Jean Bennett is an alcoholic grandmother working as a guide at a wildlife park in northern Australia. She has few loves in life apart from the bottle: her granddaughter Kimberley, her son Lee, who is somewhere “down south”, and Sue, a dingo. She has a difficult relationship with Kimberley’s mother Angela, who is also the park manager. There are disturbing reports of a strange flu, H7N7, spreading from the south. The flu causes people to understand animals, hence its name zoanthropathy, or zooflu. Inevitably it spreads north to the park.
The Animals In That Country is premised on the idea that if we suddenly found ourselves capable of understanding animals, it would be awful. Of course it is: imagine being able to understand the rats in the wall, the mice in lab cages, every fly buzzing past your head. It turns out society doesn’t last long when people can understand their food. As things fall apart, Jean and Sue embark on a journey south, trying to reunite with Jean’s family. Much of the novel unfolds as a trippy apocalyptic road journey, somewhere in the intersection between Mad Max, Shaun Of The Dead, and Homeward Bound.
It’s not just animal sounds that the people awake to, but a whole complicated symphony of smell and body language, which often contradicts itself. The animals “speak” like surrealist poet-aliens. Writing about animals is extremely tricky, and Jean McKay has captured something that seems obvious but is actually very hard to do, that for all our affinities with other life forms, there are impenetrable barriers to meaning between us. But I was surprised, and more than a little disturbed, how easily Jean Mackay led me to begin to understand them.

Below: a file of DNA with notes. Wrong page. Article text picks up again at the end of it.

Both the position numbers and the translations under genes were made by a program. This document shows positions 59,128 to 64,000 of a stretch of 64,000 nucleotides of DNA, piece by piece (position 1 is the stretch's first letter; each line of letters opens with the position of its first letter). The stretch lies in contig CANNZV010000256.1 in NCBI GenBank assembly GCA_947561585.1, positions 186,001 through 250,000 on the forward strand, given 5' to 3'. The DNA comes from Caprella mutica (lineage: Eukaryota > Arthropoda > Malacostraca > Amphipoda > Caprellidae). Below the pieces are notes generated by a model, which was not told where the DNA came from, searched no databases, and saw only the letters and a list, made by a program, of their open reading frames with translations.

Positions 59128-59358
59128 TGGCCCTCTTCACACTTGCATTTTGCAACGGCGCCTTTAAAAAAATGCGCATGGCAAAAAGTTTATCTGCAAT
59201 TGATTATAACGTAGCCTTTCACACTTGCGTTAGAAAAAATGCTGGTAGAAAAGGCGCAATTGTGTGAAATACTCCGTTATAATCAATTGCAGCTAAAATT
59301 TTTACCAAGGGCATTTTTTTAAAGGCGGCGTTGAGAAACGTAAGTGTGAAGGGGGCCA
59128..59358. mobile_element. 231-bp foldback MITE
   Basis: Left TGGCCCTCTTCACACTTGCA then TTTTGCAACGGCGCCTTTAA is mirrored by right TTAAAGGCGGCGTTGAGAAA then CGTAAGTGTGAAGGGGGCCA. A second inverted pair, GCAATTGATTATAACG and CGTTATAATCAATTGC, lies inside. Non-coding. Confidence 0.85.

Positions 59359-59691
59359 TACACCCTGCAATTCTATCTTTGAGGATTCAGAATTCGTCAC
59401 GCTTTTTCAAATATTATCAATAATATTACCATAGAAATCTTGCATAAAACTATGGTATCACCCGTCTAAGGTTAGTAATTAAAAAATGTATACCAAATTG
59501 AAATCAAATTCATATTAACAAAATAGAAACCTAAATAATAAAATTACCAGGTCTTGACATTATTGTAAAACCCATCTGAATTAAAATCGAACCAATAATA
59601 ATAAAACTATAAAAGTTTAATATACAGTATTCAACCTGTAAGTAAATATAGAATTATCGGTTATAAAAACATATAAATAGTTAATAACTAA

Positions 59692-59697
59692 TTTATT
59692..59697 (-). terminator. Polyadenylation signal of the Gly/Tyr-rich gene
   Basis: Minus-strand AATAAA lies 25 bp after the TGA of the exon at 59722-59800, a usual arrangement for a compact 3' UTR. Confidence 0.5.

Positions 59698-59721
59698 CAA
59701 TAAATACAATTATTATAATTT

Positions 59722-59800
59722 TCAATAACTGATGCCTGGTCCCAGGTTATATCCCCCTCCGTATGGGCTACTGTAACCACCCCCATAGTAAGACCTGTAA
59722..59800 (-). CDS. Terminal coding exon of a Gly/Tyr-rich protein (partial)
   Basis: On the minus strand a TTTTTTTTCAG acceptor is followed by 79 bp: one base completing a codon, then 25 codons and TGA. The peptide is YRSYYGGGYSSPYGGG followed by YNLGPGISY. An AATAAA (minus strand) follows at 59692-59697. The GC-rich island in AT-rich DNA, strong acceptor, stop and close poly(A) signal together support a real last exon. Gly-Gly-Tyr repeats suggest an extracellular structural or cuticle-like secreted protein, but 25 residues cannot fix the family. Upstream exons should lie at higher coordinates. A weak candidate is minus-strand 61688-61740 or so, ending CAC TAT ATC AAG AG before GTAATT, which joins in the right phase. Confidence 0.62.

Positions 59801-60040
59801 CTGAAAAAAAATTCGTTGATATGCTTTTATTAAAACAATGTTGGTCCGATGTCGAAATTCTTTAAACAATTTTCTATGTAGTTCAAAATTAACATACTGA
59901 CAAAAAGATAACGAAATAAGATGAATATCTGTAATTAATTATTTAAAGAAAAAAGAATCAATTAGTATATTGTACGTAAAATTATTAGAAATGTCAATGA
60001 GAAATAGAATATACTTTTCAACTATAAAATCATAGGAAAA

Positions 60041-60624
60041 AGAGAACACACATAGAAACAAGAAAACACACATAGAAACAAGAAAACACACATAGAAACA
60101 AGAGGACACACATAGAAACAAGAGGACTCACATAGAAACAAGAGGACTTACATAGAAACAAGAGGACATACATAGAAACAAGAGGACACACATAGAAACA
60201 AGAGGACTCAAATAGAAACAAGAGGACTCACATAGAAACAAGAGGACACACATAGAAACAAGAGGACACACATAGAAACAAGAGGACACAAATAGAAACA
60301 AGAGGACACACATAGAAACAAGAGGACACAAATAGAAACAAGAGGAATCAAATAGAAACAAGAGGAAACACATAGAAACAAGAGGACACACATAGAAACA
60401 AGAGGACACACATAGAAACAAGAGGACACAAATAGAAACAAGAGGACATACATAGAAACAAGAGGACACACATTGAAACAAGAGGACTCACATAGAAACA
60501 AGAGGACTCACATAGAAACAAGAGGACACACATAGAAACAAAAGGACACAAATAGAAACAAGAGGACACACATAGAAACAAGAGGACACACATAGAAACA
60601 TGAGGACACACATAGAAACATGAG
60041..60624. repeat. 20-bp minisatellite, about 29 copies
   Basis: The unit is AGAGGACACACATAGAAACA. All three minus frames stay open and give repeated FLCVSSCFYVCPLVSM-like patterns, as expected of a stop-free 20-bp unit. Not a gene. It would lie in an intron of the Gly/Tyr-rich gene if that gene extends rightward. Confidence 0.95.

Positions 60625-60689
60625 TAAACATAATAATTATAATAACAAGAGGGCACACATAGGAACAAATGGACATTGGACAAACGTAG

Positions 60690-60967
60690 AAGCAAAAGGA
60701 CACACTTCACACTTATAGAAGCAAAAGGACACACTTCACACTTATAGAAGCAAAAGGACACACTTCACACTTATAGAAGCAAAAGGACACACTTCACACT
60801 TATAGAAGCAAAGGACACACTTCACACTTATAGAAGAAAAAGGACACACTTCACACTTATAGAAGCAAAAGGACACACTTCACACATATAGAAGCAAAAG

Initially transfixed, the infected soon discovered their powers are a curse, particularly as they come to understand birds, reptiles, fish and insects. Jean McKay does an excellent job with the horror of her characters’ situation. The animals make little sense – their endless babble is enough to drive anyone mad – and when they do, it is usually to salivate over the walking bags of bones and flesh amongst them. “It’s sweet and eyeball,” says a flock of crows along a desert highway (this book is firmly in the Hitchcock camp when it comes to birds). A crocodile wants to “play”, and whales call people “home”, in what is either a beautiful offer or brutal revenge for thousands of years of whaling. These animals are rude, sex- and death-obsessed beasts. But elsewhere, the animals are a source of genuine pathos, as the pigs freed from a battery farm walk out into the sunlight for the first time. “What is/it,” they ask in dazzled bewilderment. “There’s more,” they cry, “More,/more, more.”
The humans change too. Some lose themselves. Others form “people towns”, or turn to religious cults. Meanwhile the government, realising that society cannot function when people understand what they eat or enslave, hunts for a cure and tries to prevent human-animal contact. While I enjoyed the utter strangeness of the animal communication, it takes a while to get to the juicy bits, and I found the family drama a bit tedious. However Jean is a fantastic character, an older woman with zero fucks to give except about her kin. This is a novel that suggests it would be quite good for us to understand at last what animals are saying, but we should also not wish it upon ourselves.
Gay rating: 2/5 for a bisexual sidekick